One Youth. Infinite Hope.

Accumulating Treasures of the Heart

One Youth. Infinite Hope.

Photo by Connie Moore


by Dion Moore
26 years old
WASHINGTON, D.C.

The first time I went to nursing school, I was just seeking a career to sustain myself. Because I was struggling financially and wasn’t serious, I flunked out. The second time, about one year later, I realized that the only way to graduate from my program was to understand my mission for kosen-rufu as a nurse and accumulate the treasures of the heart by fighting for the happiness of others.

After chanting Nam-myoho-renge-kyo every day, I would go to school, ready to learn. I also shared Buddhism for the first time with my classmates and helped two of them receive the Gohonzon.

When I really started to harness my greater self, I felt appreciation for the craft and the science behind nursing and became even more serious about learning. Four years after the start of this journey, I finally graduated from nursing school and passed the board in 2015.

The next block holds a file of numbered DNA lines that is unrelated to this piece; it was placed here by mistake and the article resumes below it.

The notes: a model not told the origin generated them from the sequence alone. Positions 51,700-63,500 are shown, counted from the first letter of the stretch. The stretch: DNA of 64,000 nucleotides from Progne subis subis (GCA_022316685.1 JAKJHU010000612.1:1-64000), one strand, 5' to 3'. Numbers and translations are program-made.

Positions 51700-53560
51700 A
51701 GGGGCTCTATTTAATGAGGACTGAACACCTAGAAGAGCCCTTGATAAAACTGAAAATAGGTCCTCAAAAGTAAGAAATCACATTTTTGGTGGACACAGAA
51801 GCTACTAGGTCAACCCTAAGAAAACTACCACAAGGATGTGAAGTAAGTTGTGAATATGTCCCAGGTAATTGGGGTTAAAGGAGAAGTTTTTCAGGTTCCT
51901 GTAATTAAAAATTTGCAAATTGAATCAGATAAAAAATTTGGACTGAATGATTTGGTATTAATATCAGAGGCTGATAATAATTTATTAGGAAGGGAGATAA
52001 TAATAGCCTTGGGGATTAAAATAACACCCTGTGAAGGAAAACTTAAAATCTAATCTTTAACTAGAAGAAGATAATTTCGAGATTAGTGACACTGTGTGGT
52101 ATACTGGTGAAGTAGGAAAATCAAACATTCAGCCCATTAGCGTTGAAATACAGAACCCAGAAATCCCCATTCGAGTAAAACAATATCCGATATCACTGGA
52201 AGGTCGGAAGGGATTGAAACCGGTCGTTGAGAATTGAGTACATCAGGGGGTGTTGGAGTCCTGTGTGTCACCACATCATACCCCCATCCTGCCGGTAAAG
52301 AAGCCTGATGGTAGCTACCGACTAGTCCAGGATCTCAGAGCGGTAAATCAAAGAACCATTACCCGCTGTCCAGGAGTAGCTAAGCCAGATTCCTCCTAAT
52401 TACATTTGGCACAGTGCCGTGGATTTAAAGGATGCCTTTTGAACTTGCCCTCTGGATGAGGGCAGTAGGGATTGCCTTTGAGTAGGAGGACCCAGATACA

Right now, I work as a licensed practical nurse for a pediatric at-home agency. The parents I work with have no means of financial income to take care of their sick children. Chanting gives me the confidence to be the best nurse I can be for them. More than ever, I’m also reaching out to young men as an SGI-USA chapter leader.

Recently, I found out that one of my patients had contracted COVID-19, and that I had been exposed. I was afraid that I had given it to others, including my mom, who has diabetes. After chanting about it like crazy, my test results came back negative. I’m confident that this protection is a result of my Buddhist practice.

To me, “One Youth. Infinite Hope.” means that when one courageous fighter, one lion, really stands up and stays firm in their resolve and vow for kosen-rufu, they are bound to affect everyone around them. All it takes is one person.